Schaffer said the wildlife task force has also recommended fully funding the Wildlife Trust Fund for habitat assistance to help numbers rise.
The other issue, he said, was fairness, and during those discussions the task force decided to recommend increasing the number of resident licensing awards.
A 90/10 allowance, he said, is already the norm in most Western states.
“One of the things we don’t want to lose is that many people are choosing to live, work and raise their families in Wyoming because of the opportunities that exist with our current exterior, and those are those people who will benefit,” says Schaffer. “For my daughter, the likelihood of her drawing a sheep tag will increase.”
About the once-in-a-lifetime disposition, Schaffer said the current system sometimes allows people to hunt these species multiple times.
“If we have people who never get the chance, it’s probably not the fairest thing to have someone who gets the chance to do it once, twice and sometimes three or four times” , did he declare.
The once-in-a-lifetime provision applies to mature male bighorn sheep, moose and wild bison, and current restrictions on mountain goats and grizzly bears continue, DiRienzo explained.
Previously, hunters could, after a waiting period, resume applying for these types of permits.
“It evens the playing field, so more people have a chance to participate in these remarkable bighorn sheep-like hunts,” DiRienzo said.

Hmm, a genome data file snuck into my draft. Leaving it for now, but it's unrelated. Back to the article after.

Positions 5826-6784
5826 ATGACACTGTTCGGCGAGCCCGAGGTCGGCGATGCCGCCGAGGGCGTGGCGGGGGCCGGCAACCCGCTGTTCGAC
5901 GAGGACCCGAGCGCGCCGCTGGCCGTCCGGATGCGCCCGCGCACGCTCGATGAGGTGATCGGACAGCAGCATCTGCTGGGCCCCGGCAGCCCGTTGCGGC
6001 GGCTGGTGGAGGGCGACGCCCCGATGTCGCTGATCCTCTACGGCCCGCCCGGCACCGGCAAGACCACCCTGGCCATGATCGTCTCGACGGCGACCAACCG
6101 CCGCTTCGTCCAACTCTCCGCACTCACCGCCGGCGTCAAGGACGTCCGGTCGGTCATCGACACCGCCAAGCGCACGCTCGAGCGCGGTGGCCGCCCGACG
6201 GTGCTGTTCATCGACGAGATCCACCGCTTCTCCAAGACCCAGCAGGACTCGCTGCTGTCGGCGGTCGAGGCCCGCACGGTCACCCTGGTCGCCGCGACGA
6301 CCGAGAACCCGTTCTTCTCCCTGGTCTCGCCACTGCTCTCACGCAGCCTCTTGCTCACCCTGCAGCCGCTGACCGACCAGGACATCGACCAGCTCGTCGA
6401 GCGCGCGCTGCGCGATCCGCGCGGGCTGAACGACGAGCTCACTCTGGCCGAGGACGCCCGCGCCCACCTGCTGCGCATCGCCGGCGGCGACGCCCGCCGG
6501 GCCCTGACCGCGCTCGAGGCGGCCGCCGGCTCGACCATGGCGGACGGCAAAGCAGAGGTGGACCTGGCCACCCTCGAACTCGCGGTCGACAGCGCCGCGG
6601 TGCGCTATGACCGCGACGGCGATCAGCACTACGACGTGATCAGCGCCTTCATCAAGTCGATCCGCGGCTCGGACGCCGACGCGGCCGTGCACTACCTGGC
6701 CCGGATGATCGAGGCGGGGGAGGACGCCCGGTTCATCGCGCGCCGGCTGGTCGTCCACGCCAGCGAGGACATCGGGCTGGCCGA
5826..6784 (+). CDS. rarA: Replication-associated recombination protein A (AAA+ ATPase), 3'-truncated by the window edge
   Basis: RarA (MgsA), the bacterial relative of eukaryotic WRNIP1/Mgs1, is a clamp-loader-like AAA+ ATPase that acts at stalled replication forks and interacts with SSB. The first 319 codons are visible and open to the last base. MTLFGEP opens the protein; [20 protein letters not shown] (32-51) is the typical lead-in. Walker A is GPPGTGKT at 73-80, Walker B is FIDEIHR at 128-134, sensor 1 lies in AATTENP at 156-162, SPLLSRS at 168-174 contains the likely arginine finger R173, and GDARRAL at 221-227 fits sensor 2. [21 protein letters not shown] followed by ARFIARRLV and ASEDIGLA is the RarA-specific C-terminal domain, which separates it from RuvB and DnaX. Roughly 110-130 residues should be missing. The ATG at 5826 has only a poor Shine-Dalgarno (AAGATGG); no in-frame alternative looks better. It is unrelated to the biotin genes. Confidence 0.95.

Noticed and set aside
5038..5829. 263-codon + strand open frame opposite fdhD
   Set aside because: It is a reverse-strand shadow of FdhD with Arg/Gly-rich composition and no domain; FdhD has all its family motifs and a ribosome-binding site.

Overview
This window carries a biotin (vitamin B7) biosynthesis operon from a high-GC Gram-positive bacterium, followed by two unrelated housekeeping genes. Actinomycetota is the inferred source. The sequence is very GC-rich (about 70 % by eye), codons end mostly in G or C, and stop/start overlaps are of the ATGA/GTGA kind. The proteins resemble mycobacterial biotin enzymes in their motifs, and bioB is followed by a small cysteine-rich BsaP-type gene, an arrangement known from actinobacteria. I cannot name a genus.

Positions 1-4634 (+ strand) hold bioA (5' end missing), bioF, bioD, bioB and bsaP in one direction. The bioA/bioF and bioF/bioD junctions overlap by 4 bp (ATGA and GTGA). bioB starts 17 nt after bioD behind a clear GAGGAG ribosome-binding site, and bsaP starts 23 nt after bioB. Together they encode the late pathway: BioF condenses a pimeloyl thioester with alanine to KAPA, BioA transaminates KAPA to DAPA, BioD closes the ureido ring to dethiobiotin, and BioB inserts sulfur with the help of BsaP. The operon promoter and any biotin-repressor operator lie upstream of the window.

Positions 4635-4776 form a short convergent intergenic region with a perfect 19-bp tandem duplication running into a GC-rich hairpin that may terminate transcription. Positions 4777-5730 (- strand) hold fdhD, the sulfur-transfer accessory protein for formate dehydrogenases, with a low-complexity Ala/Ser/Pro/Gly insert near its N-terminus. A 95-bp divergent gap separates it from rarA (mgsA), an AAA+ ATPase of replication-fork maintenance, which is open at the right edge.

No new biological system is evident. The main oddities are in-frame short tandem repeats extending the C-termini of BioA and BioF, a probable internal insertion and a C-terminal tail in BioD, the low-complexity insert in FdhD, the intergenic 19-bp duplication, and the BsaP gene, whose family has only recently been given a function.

The law comes into force on July 1 this year and the WGFD has until January 1, 2023 to ensure its full implementation. Between July and January, the WGFD will ensure its licensing systems are programmed to conduct draws differently and will also present the regulations to the Wyoming Game and Fish Commission in September.
“If you’re applying for any of these species, keep applying,” DiRienzo advised hunters hoping to get one of these permits in the fall of 2022.
“If you draw, it counts as once in your life,” she said.
For hunters who are in a five-year waiting period, the change will not affect their preference points, as points cannot accumulate during this waiting period. For hunters who have obtained a license in the last five years, even if they have not harvested an animal, the new law will count this as the single ram sheep, any bighorn sheep, any antler moose or any wild animal. bison.
“If you’ve had a permit in the last five years, but haven’t harvested any of these species, that counts as once in your lifetime,” DiRienzo said.
The change in the allocation of licenses, and how they are distributed, has no effect on WGFD’s wildlife management, DiRienzo said.
“The licenses still exist,” she said. “Suppose we have 10 licenses for a species. When we change the assignment, we still have 10 licenses available. We hope 10 animals will still be harvested as we always would. It’s just the license that goes to a resident.
The WGFD assesses the population within any species and compares it to its target. Hunting is how they make the difference.
“We always try to achieve that goal on the landscape, and we go through that process of defining the seasons every year,” DiRienzo said. “This process helps us gauge how many licenses to offer each year.”